Despite prodigious reporting on California’s historic drought, many details remain hidden from view or shrouded in secrecy. So we decided to put a call out to our readers: What stones remain unturned?
You responded with dozens of inquiries. We combed through them, then put our top three to an audience vote. In the process of narrowing the field, we realized that many answers weren’t far away: Some lay in other news outlets’ reporting; others were tucked away in recent scientific reports.
We’ve collected some of those answers here – and provided links to additional resources.
Are almonds a big part of the problem? Should I stop eating them?
There’s little question that almonds are a factor in California’s water crisis, as Mother Jones’ Tom Philpott laid out in an investigation earlier this year. Each nut requires a full gallon of water to grow, and the industry is booming: California farmers bought more than 8 million almond trees in 2014 – a 25 percent increase over the year before.
Without rain, farmers have turned increasingly to groundwater. Since the current drought began, they’re pumping enough water annually to supply every single home in the state of Texas. Some of it is 20,000 years old. It’s unsustainable and causing the state to sink at historic rates. And the California counties growing the most almonds are also the driest.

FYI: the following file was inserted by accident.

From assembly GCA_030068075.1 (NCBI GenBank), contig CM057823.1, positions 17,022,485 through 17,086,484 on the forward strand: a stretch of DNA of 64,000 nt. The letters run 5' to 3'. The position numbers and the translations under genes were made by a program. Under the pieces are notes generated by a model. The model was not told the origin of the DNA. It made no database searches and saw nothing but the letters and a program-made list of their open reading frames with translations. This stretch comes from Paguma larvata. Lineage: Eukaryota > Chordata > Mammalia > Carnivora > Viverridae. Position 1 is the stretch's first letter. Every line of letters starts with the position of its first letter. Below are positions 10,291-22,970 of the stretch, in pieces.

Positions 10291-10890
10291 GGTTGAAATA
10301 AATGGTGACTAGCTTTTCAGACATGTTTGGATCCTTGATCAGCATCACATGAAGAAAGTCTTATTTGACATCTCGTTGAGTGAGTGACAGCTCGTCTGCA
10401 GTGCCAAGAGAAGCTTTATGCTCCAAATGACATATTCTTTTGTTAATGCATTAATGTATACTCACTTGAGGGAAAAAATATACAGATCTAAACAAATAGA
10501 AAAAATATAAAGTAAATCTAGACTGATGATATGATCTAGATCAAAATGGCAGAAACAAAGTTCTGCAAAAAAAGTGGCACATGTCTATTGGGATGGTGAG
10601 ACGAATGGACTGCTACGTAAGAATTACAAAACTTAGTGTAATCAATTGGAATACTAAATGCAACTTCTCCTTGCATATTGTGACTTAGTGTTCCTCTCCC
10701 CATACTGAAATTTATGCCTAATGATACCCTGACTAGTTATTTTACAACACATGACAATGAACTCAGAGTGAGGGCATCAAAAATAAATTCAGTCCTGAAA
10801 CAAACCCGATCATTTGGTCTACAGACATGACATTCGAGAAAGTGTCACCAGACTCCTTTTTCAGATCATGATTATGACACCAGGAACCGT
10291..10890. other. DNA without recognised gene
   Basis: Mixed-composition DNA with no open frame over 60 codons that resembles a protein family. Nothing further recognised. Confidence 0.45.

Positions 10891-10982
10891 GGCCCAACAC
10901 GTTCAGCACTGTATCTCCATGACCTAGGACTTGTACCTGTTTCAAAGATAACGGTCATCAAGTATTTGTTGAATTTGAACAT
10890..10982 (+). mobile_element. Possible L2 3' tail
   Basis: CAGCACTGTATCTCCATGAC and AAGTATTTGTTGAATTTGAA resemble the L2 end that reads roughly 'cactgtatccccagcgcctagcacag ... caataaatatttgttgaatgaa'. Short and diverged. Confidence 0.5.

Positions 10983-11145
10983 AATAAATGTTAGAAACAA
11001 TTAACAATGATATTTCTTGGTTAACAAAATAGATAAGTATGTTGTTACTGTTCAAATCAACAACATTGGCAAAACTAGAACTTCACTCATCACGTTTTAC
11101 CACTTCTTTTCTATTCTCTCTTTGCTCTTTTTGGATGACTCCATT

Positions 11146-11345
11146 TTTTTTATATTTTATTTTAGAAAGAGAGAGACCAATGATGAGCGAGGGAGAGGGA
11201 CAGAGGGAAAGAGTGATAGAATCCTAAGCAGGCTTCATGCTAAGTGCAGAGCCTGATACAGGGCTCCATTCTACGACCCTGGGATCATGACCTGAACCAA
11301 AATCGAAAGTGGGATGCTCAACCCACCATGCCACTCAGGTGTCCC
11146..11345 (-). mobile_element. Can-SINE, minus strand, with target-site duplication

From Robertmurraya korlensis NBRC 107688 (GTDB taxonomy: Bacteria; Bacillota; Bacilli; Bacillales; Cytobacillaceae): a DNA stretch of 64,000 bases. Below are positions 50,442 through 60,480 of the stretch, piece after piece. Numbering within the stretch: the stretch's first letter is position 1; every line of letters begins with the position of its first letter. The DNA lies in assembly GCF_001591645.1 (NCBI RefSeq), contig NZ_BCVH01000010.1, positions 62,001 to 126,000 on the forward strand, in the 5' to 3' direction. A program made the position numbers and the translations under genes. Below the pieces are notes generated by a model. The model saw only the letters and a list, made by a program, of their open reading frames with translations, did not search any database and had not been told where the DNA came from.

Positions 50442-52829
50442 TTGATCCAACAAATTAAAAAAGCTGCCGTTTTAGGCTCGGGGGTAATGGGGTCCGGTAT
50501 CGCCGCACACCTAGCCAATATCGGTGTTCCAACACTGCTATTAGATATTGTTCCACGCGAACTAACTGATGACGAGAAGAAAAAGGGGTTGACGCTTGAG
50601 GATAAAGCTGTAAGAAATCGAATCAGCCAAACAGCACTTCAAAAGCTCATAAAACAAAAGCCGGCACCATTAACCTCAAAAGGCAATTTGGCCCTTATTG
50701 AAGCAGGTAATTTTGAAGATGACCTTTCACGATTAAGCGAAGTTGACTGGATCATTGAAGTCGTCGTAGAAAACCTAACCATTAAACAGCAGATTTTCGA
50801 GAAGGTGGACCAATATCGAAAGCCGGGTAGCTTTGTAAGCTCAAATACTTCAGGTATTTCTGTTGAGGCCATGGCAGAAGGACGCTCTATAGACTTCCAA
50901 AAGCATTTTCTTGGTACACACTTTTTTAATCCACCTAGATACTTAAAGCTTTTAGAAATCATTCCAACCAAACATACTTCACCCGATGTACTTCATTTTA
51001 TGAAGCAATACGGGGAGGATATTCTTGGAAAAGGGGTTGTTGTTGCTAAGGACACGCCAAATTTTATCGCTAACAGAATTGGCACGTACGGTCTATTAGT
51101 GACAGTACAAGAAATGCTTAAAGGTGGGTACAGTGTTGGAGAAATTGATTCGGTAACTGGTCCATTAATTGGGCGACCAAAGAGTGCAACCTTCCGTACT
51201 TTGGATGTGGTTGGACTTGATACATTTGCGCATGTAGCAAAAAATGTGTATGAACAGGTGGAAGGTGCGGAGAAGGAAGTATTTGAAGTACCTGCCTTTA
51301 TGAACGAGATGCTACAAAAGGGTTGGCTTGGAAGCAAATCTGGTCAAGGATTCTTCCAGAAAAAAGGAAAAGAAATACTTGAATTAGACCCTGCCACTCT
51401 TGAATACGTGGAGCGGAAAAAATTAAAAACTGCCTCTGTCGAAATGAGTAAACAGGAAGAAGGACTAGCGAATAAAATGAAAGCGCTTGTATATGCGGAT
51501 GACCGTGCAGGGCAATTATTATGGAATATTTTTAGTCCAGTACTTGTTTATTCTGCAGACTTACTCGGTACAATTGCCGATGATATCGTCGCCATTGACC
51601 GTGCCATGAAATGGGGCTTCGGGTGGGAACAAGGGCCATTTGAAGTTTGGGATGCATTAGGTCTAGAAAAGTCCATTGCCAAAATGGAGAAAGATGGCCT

The boom is born of demand. Philpott reports that in 2012, the value of California’s almond market was roughly $4.8 billion – three times the level of a decade earlier. Across the U.S., almond consumption has increased by 225 percent since 2005. This appetite has prompted investment firms to buy land in the Central Valley, specifically with the intention of raising water-intensive crops.
In short, almonds are part of the drought problem. But are you? Almost 70 percent of California’s crop is exported, and as Gizmodo’s Alissa Walker points out, the nuts earned the state $11 billion last year.
“Almonds might take 10 percent of the state’s (agricultural) water,” she writes, “but as the same report notes, they’re generating about 15 percent of the state’s total farming value and almost 25 percent of the agricultural exports from the state.” There are also plenty of other crops that are water intensive, like alfalfa.
Should you stop eating them? We’ll refrain from giving diet advice.
When hunting down California’s biggest water guzzlers, why didn’t you pay the $557 to get data from Sacramento, where some of the state’s decision-makers live?